This time last year, Washington was unexpectedly slammed with what many said was the biggest snowstorm of the decade. Nicknamed “Snowmageddon” and “Snowpacalypse,” the winter blizzard of February 2010 swept through most of the mid-Atlantic region, leaving behind more than 20 inches in some areas.
As a city that proved unprepared for a storm of that magnitude, many D.C. residents fear that the same can happen if the city doesn’t get ready early.
“Last year’s snow response was very poor,” says Johnessa Evans of Alexandria, Va. “My entire neighborhood was and the main streets leading out were never salted, and no trucks came through to move the snow out. I was out of work for five or six days, and without heat. I know the storm was very intense but I felt like the city could have done more to help the situation.”
Nicole Brown, a graduating senior at Howard University, is rather pleased with the recent emergency weather performance of the street crews.
“Last week when that storm hit, I saw trucks out before the snow even settled, throwing down salt,” Brown said. “I was impressed with their preparation, but at the same time kind of bummed out that we wouldn’t be getting a Snow Day from school.”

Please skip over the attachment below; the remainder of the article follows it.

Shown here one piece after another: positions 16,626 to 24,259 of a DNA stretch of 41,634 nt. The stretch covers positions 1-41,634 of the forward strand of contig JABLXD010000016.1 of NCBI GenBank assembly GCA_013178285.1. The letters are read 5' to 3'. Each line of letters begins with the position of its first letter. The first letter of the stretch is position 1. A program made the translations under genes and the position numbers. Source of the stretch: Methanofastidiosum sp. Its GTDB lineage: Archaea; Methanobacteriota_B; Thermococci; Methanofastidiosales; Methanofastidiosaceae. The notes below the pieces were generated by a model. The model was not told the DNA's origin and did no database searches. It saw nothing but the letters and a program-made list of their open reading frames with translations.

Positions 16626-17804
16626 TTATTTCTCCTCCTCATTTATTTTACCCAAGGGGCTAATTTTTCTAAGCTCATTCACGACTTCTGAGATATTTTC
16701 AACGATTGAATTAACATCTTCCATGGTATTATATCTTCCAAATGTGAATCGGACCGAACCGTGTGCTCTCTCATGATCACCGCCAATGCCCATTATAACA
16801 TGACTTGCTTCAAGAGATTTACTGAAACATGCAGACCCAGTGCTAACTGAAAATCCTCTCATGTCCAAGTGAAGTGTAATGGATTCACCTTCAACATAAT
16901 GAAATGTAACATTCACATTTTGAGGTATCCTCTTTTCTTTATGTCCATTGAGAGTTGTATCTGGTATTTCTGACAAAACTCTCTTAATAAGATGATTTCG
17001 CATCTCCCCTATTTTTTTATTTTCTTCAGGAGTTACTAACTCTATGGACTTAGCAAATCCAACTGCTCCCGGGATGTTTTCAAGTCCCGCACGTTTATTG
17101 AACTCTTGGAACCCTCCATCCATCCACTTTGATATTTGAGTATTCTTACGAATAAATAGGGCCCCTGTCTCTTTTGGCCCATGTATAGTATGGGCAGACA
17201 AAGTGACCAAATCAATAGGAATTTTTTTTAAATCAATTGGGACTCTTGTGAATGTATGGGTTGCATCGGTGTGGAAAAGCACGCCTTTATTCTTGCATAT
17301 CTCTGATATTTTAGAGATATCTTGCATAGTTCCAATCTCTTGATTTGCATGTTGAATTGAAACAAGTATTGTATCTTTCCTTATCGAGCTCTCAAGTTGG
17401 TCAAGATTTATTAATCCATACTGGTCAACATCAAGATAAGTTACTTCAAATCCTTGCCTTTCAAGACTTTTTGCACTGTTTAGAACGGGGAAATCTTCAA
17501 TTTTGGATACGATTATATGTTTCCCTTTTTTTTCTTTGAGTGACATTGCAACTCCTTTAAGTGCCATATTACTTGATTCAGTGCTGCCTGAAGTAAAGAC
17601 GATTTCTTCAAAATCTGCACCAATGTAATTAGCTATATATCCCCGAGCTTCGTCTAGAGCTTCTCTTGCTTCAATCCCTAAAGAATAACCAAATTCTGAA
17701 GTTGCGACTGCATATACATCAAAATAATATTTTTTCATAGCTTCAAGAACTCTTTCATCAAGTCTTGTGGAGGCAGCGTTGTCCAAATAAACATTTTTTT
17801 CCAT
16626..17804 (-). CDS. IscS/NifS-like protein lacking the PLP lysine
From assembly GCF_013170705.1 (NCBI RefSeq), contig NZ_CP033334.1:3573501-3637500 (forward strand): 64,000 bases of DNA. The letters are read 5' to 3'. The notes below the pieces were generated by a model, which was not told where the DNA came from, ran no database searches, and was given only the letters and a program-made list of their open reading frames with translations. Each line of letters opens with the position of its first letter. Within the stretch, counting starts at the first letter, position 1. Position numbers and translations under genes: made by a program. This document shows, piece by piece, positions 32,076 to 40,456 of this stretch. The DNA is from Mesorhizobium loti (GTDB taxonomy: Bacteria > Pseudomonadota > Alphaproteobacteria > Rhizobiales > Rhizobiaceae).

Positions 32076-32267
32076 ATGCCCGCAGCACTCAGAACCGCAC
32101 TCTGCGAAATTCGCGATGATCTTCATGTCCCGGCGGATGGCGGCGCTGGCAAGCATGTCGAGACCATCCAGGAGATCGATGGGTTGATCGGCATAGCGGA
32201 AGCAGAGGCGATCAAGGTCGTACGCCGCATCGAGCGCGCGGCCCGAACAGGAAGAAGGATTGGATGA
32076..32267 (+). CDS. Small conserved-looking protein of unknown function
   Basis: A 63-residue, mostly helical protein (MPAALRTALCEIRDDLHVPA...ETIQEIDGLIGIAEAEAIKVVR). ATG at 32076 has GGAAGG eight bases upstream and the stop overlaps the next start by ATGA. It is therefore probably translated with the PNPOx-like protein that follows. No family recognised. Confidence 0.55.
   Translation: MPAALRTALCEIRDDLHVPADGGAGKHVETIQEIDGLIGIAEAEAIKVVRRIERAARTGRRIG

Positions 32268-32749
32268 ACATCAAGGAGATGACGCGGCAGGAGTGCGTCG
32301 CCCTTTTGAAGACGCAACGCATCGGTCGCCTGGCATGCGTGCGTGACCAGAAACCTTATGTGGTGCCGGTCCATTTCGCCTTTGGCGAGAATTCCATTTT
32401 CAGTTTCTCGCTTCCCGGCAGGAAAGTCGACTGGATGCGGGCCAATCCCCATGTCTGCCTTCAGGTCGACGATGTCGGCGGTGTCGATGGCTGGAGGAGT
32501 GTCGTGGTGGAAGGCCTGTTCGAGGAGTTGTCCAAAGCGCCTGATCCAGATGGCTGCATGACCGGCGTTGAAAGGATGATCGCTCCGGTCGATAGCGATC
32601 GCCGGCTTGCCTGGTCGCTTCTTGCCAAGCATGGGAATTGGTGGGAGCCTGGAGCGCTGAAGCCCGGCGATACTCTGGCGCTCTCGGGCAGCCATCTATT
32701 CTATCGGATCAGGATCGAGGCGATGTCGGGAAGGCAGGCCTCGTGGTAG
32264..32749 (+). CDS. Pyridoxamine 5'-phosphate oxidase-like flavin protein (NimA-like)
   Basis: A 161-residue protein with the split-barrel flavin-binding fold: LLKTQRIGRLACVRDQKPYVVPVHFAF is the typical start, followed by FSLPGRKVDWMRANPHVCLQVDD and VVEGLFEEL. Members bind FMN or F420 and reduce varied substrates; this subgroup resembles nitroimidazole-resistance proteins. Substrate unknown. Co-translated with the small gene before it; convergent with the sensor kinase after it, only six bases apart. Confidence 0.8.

With recent mild snow storms and more expected to come in the winter reason, can residents go ahead and presume another winter storm of that enormity will strike again?
According to NBC Washington meteorologist, Tom Kierein, the winter blizzard that is ripping through the mid-West and moving through New England, will bring the city a little freezing rain at most.
“Rain could freeze up on surfaces, creating some icing especially on tree limbs and power lines,” Keirein said. “It will become blustery and colder as the more intense parts of the story move through, but we don’t have to worry about any heavy snow just yet.”
With Super Bowl weekend remains just a few days away, many residents are relieved that the storm won’t hamper travel arrangements.
“I was absolutely furious last year because I had to cancel my plans to Miami for the big game because of the blizzard,” said Morgan Silcott, who lives on U Street. Silcott decided not to attend this year’s Super Bowl because of fear that another Snowmagedon would leave her trapped again.
“It was unreal. Our flight was canceled, and it was even impossible to go out and watch the game in D.C. Many places were still closed down, including much of the metro rail system. So. this time I’d rather be safe than sorry.”